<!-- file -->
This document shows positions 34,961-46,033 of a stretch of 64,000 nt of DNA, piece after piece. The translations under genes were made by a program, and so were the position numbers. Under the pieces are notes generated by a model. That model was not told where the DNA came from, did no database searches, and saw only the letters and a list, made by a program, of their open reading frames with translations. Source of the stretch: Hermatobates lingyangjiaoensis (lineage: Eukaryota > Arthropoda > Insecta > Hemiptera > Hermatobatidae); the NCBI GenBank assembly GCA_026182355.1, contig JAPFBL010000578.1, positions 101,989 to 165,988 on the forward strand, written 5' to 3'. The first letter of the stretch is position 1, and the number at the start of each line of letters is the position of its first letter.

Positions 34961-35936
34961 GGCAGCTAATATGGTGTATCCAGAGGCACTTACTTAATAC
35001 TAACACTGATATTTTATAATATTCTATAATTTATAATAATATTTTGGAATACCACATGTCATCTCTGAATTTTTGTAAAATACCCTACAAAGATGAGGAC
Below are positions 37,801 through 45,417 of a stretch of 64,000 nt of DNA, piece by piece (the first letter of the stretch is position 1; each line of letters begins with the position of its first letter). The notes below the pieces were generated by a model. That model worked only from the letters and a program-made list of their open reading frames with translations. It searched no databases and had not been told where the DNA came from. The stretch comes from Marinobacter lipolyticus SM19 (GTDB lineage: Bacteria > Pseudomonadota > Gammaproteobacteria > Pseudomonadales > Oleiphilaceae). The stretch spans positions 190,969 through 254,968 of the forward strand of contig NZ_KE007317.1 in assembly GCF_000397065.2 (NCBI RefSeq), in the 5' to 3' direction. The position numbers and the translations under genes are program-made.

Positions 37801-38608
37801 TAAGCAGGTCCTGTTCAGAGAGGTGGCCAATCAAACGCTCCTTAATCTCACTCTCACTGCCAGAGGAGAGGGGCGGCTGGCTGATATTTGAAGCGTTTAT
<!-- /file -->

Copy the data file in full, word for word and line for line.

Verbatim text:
This document shows positions 34,961-46,033 of a stretch of 64,000 nt of DNA, piece after piece. The translations under genes were made by a program, and so were the position numbers. Under the pieces are notes generated by a model. That model was not told where the DNA came from, did no database searches, and saw only the letters and a list, made by a program, of their open reading frames with translations. Source of the stretch: Hermatobates lingyangjiaoensis (lineage: Eukaryota > Arthropoda > Insecta > Hemiptera > Hermatobatidae); the NCBI GenBank assembly GCA_026182355.1, contig JAPFBL010000578.1, positions 101,989 to 165,988 on the forward strand, written 5' to 3'. The first letter of the stretch is position 1, and the number at the start of each line of letters is the position of its first letter.

Positions 34961-35936
34961 GGCAGCTAATATGGTGTATCCAGAGGCACTTACTTAATAC
35001 TAACACTGATATTTTATAATATTCTATAATTTATAATAATATTTTGGAATACCACATGTCATCTCTGAATTTTTGTAAAATACCCTACAAAGATGAGGAC
Below are positions 37,801 through 45,417 of a stretch of 64,000 nt of DNA, piece by piece (the first letter of the stretch is position 1; each line of letters begins with the position of its first letter). The notes below the pieces were generated by a model. That model worked only from the letters and a program-made list of their open reading frames with translations. It searched no databases and had not been told where the DNA came from. The stretch comes from Marinobacter lipolyticus SM19 (GTDB lineage: Bacteria > Pseudomonadota > Gammaproteobacteria > Pseudomonadales > Oleiphilaceae). The stretch spans positions 190,969 through 254,968 of the forward strand of contig NZ_KE007317.1 in assembly GCF_000397065.2 (NCBI RefSeq), in the 5' to 3' direction. The position numbers and the translations under genes are program-made.

Positions 37801-38608
37801 TAAGCAGGTCCTGTTCAGAGAGGTGGCCAATCAAACGCTCCTTAATCTCACTCTCACTGCCAGAGGAGAGGGGCGGCTGGCTGATATTTGAAGCGTTTAT